The upper end of piston member 52 is provided with a threaded portion 64 along the inside diameter thereof which threadedly engages a tubular insert insulating member 66. Member 66 comprises an arc-responsive material which liberates arc-extinguishing gases in the presence of an arc drawn between adjacent electrodes. The upper end of insert member 66 is provided with a recessed groove 68 along its inside diameter thereof for receiving an O-ring 70 therein. Insert member 66 preferably includes an inner coaxial sleeve member 74 having superior arc-quenching properties. That is, the radially outer portion 76 of insert member 66 provides the desired strength and mechanical properties, while the radially inner sleeve 74 provides enhanced arc-extinguishing properties. The upper end of insert member 66 includes a stepped or raised peripheral portion 78 whose outside diameter is selected to provide the desired clearance between insert member 66 and the internal diameter of the outer portion of member 38.
Finally, piston assembly 50 includes a female contact member 80 which is preferably press-fitted within the lower chamber of piston member 52 and which is provided with an axial bore therethrough for receiving the arc-follower terminated electrode 20 therein.
Referring now to FIGS. 3-5, there are shown enlarged views of the piston assembly 50, insert body 32 and insert tip member 38 and which illustrate somewhat more clearly the dimensional relationships of the components which provide the bushing plug in accordance with the present invention. It should now be appreciated that in the preferred embodiment of the present invention, the bushing plug comprises but six individual components which are threadedly engaged or assembled in such a manner that the bushing plug and, more particularly, the piston assembly therein can be readily disassembled during manufacture or field operation.
Referring now to FIG. 3, it can be seen that insert member 66 includes a longitudinally inwardly extending portion 82 forming a shroud which extends telescopically about the end portion 84 of female contact 80. The shroud is provided to avoid arcing between the advancing male electrode and the adjacent portions of piston member 52. The function of "O"-ring 70 is twofold. First, the friction fit between O-ring 70 and arc follower 22 during the initial advancement thereof ensures that piston assembly 50 is fully translated to its downward or initial position during each closing operation of elbow 12 and bushing plug 10. Secondly, "O"-ring 70 serves to confine the gas generated within piston assembly 52 so that essentially all of the resulting gas is channeled toward the piston head portion 54 of the differentially acting piston assembly 50.
Referring now to FIG. 4, it can be seen that the outside diameter of insert body 32 is provided with a somewhat tapered configuration which reduces toward the threaded portion 36. This taper functions to improve the shape of the electrical field within the surrounding insulation of housing 24. Referring now to FIG. 5, it can be seen that insert tip member 38 is provided with a tapered configuration along its inside diameter. This tapered configuration, as illustrated somewhat more clearly in the enlarged view of FIG. 5, is provided to facilitate the molding operation of insert tip member 38. That is, the tapered configuration provides a draft to facilitate ready removal of member 38 from the steel mandril of the mold structure which provides the axial bore of tip insert member 38.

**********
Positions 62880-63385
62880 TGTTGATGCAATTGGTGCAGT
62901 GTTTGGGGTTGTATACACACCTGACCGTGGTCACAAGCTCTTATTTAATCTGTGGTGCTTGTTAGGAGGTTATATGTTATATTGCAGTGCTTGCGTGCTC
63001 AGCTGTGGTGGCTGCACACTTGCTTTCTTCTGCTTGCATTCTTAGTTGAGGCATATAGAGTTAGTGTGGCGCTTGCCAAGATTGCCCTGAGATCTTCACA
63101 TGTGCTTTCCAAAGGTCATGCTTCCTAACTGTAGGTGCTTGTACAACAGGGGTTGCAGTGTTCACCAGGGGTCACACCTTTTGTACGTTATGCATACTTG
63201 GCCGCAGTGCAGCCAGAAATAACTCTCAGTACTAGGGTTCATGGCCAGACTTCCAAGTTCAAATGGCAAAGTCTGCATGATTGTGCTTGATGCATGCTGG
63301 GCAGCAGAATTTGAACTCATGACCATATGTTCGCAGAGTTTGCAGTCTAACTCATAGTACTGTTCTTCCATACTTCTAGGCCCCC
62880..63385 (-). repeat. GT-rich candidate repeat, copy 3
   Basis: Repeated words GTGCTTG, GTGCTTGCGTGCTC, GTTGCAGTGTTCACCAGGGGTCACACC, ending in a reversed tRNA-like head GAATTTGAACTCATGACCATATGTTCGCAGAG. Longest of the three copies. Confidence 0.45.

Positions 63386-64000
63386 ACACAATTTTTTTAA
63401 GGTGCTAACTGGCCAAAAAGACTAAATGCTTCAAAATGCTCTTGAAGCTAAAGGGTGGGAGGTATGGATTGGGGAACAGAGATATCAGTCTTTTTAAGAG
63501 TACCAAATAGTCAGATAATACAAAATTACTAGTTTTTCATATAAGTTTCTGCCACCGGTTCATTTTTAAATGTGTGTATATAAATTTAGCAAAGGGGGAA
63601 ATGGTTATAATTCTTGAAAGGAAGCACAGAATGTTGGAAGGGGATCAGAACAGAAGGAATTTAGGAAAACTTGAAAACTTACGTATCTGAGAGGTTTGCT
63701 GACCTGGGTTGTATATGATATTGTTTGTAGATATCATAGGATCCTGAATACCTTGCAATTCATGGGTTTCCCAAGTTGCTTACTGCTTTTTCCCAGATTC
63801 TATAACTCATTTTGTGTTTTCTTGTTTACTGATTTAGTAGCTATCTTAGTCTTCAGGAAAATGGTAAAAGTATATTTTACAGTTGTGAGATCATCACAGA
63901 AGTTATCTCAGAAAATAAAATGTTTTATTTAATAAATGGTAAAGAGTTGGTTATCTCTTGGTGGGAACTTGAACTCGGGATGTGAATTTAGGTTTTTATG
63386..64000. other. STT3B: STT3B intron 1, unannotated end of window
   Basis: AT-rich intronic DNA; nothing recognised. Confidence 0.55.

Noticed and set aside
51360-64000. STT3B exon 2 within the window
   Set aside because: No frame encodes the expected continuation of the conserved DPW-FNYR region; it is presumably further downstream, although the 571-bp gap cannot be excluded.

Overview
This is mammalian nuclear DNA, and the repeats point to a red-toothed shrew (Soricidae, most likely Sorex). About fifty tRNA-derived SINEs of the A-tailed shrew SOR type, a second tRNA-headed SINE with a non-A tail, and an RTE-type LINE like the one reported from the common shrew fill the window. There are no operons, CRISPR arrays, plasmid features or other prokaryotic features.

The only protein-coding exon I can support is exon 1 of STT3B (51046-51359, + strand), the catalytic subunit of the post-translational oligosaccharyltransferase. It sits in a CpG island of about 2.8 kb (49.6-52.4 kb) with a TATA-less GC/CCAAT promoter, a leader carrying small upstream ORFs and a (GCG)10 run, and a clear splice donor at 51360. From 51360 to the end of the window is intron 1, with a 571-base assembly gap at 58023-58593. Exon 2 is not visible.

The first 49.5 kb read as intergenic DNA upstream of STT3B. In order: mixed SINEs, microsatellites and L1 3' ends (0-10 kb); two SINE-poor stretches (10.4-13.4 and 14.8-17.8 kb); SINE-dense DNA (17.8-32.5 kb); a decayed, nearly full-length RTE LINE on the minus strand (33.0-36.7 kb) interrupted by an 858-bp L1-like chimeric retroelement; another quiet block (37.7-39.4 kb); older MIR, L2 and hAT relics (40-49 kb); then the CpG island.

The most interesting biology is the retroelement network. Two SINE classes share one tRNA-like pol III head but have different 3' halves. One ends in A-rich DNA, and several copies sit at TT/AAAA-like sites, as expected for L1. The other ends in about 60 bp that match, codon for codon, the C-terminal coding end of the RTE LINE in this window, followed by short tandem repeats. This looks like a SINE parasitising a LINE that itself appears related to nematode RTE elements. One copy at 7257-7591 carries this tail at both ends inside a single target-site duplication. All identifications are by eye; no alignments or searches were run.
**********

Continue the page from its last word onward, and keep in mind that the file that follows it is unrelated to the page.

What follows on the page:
Turning now to a brief description of the closing or circuit making operation of the bushing plug 10 of FIGS. 1 and 2, it should now be appreciated that as the electrode of elbow 12 is initially inserted into piston assembly 50, assembly 50 is translated to the position depicted in FIG. 1. That is, if piston assembly 50 is not at its lowermost position, the friction fit between arc follower 22 and "O"-ring 70 of piston assembly 50 translates piston assembly 50 to the position wherein annular piston head 54 rests against the transition portion of insert body 32. Thereafter, the electrode 20 with its arc follower tip 22 continues to advance into the axial through-bore of piston assembly 50 until electrode 20 is sufficiently close to the upper most portion of female contact 80 to strike an arc between electrode 20 and female contact 80. This arc normally occurs when electrode 20 and contact 80 are within 1/8 to 1/4 inch of one another. Once the arc is struck, arc gas is generated and the surrounding arc-responsive materials liberate an arc-extinguishing gas. The gases are channeled downwardly through the separation between the bore of piston head 54 and the arc-follower and a pressure is developed within reduced chamber 34a. This pressure acts on piston head 54 in a differential manner to translate piston assembly 50 upwardly so that female contact 80 engages male electrode 20 and thereby extinguishes the arc.
The gas pressure generated within chamber 34a is a function of the arc current. Accordingly, as the load current increases up to and including fault current levels, the speed of operation of bushing plug 10, in accordance with the present invention, increases proportionately.
It will now be appreciated by those skilled in the art that if during the manufacturing operation or field use of bushing plug 10 it should become necessary to remove piston assembly 50 from bushing plug 10, this is readily accomplished by simply removing threaded insert tip member 38 and sliding piston assembly 50 away from insert body 32 and bushing plug 10. Thus, in accordance with the present invention, it is not only possible but also relatively simple to inspect and replace a defective or questionable component and, more particularly, to reuse and re-assemble the other components, thereby to salvage the bushing plug.